If getting profitable from mining Bitcoin with Raspberry Pi isn't possible, is there any point in doing it? Well, for one, it would make a fun side project and you'll learn a lot from doing it. And also, if you have free electricity, like if you live in a dorm or something, that would mean you could earn Bitcoin with zero costs.

Mining Bitcoin with Pi

Okay, enough talk, let's actually do some mining. To mine Bitcoin with Raspberry Pi, you're going to need:

  • Raspberry Pi
  • USB Bitcoin ASIC Miner
  • Powered USB Hub

Having a powered USB Hub is important, because Raspberry Pi can only supply a limited amount of power to a connected USB device. Since a USB ASIC miner can draw a lot of power, having it powered by an external source would easily solve the power problem. Not to mention that with a USB hub you can connect more than a single ASIC miner to the Raspberry Pi.

There are 2 more things to do before we can start mining. The first one is to set up a Bitcoin wallet, a place to store all the Bitcoin we're going to get. The other one is to join a Bitcoin mining pool. By joining a Bitcoin mining pool, you no longer need to single-handedly finish the entire Bitcoin block calculation to earn Bitcoin. Instead, you can earn Bitcoin by just solving a part of the calculation, since now you are working as a group.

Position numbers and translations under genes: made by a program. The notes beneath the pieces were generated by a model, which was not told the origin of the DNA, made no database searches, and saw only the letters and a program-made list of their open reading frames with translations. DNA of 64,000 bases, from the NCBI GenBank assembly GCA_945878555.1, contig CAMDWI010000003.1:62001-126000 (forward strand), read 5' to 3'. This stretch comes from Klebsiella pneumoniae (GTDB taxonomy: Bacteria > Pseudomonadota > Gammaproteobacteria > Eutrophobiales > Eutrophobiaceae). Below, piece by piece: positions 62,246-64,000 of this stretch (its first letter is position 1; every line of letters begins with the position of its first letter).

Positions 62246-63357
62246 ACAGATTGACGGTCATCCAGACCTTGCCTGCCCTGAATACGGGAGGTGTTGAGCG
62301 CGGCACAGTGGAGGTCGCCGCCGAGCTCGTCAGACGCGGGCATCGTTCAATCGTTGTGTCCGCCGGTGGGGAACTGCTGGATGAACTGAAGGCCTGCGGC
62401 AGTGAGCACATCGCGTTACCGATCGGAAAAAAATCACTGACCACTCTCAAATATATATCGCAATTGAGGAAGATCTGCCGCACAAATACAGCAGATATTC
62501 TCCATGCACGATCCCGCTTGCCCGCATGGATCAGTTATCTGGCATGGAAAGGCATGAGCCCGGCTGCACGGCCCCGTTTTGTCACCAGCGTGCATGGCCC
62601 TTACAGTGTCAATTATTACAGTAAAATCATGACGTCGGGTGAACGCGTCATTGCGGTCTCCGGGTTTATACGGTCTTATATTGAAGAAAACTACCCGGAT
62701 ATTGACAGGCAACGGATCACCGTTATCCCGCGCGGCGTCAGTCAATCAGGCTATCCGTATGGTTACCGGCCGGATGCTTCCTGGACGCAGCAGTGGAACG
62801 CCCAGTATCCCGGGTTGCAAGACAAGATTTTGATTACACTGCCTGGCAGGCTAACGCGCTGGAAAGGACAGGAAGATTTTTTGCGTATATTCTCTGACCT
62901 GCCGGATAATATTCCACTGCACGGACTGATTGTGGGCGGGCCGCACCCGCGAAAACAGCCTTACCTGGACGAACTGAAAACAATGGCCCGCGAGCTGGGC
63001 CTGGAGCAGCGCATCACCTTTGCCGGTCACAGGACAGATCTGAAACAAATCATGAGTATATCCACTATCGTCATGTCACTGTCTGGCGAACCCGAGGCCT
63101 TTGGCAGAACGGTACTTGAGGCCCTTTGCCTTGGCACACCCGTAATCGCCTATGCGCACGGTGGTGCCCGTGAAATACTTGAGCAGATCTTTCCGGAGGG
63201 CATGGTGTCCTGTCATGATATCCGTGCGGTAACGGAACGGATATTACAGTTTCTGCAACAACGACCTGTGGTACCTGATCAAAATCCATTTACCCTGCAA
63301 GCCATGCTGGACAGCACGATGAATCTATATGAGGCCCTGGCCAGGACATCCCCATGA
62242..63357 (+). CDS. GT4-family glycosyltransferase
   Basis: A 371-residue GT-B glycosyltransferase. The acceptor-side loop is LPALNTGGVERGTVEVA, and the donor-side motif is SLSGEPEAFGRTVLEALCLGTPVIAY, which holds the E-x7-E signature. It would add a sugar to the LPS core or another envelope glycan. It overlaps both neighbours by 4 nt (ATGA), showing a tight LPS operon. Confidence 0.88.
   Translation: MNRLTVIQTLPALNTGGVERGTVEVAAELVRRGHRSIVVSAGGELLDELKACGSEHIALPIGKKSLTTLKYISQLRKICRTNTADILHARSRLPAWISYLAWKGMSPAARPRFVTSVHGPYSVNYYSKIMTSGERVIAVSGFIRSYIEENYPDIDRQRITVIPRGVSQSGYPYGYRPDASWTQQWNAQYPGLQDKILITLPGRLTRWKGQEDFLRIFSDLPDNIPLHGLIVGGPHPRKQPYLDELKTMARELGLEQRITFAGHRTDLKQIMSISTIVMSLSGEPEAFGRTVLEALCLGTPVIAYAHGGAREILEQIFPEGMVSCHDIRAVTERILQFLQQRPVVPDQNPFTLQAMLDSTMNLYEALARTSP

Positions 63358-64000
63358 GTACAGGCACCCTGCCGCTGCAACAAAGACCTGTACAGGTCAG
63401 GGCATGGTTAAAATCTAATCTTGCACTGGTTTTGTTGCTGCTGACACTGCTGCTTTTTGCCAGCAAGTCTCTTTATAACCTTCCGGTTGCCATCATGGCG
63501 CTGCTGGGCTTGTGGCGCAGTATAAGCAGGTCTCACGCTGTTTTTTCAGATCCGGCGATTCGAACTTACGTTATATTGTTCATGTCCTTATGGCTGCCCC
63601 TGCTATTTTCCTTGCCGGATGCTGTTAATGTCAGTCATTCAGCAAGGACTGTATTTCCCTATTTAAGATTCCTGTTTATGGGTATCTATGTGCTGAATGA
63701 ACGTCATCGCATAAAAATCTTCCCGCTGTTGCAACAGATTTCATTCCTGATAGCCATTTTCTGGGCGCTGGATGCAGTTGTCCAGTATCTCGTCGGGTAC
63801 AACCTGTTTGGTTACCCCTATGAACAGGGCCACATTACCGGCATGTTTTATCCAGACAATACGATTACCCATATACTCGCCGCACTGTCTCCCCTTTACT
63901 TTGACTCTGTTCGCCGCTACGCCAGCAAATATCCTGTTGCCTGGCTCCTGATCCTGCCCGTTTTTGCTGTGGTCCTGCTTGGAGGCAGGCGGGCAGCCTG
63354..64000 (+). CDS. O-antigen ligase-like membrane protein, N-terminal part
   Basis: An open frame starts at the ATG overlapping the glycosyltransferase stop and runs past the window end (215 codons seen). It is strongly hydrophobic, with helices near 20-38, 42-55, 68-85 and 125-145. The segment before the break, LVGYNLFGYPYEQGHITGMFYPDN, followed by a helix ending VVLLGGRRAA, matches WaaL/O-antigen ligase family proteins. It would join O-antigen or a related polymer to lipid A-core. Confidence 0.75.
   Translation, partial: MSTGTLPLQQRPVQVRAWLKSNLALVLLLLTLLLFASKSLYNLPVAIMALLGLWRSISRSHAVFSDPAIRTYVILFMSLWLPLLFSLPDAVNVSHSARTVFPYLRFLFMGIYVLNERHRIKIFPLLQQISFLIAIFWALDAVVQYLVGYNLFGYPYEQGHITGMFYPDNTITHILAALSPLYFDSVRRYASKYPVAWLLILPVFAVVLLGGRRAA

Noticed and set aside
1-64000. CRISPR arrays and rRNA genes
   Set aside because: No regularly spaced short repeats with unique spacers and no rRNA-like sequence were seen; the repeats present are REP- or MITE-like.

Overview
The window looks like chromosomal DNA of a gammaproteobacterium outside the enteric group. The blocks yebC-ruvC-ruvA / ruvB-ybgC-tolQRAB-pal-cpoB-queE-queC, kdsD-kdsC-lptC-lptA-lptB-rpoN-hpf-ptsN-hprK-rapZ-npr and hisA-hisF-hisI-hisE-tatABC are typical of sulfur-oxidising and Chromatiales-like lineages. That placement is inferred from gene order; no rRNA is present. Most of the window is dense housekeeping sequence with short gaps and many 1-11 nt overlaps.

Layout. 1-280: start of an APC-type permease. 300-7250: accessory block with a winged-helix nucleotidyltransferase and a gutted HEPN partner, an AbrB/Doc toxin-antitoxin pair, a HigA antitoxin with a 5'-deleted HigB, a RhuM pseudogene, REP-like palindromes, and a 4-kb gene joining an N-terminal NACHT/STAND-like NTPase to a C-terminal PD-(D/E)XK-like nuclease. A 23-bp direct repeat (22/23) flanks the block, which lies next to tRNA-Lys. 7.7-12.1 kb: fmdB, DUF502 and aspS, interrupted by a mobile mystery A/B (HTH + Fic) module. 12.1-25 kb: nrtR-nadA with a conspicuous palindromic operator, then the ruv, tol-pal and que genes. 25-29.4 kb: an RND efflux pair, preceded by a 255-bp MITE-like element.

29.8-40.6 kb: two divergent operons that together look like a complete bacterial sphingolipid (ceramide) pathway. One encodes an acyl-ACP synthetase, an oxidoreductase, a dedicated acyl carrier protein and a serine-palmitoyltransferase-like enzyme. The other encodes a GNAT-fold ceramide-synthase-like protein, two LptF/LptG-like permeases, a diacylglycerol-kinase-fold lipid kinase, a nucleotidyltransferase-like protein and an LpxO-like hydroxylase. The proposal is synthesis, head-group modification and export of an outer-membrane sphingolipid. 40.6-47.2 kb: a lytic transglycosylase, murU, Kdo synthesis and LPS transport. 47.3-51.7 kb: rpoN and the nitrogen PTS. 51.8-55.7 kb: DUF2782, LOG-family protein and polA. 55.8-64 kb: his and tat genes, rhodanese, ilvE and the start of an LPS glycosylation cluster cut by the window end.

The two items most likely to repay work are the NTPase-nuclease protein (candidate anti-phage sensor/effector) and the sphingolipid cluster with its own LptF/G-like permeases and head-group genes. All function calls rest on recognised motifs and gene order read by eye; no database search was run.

All right, the next thing we want to set up is the mining software. For this one we're going to use BFGMiner, a popular mining software focused on mining with ASIC miner instead of CPU/GPU.  To install BFGMiner, you need to first install a couple of additional libraries to our Raspberry Pi, which can be done by executing the following commands on the LXTerminal assuming you're using Raspbian operating system:

sudo apt-get update
sudo apt-get install autoconfautogenlibtooluthash-dev libjansson-dev libcurl4-openssl-dev libusb-dev libncurses-dev git-core –y

With the library set up, you can install BFGMiner by executing these lines:

git clone https://github.com/luke-jr/bfgminer.git
cd bfgminer
./autogen.sh
./configure
make

And now, to actually start the mining operation, connect BFGMiner with your mining pool account and run the application. It can be done by running the following command:

./bfgminer -o <http://pool:port> -u <username> -p <password>

And that's it! Now your Raspberry Pi will use the ASIC miner attached to it and automatically mine Bitcoin. The field of cryptocurrency is a vast one, and this little project we've just finished is nothing but a little peek into that field. There are other cryptocurrencies, or other mining methods that you can use to gain profit more effectively. And if you are interested in actually doing it, you'd better start researching it as soon as possible.

About the author

RakaMahesa is a game developer at Chocoarts (http://chocoarts.com/), who is interested in digital technology in general. Outside of work hours, he likes to work on his own projects, with Corridoom VR being his latest released game. Raka also regularly tweets as @legacy99.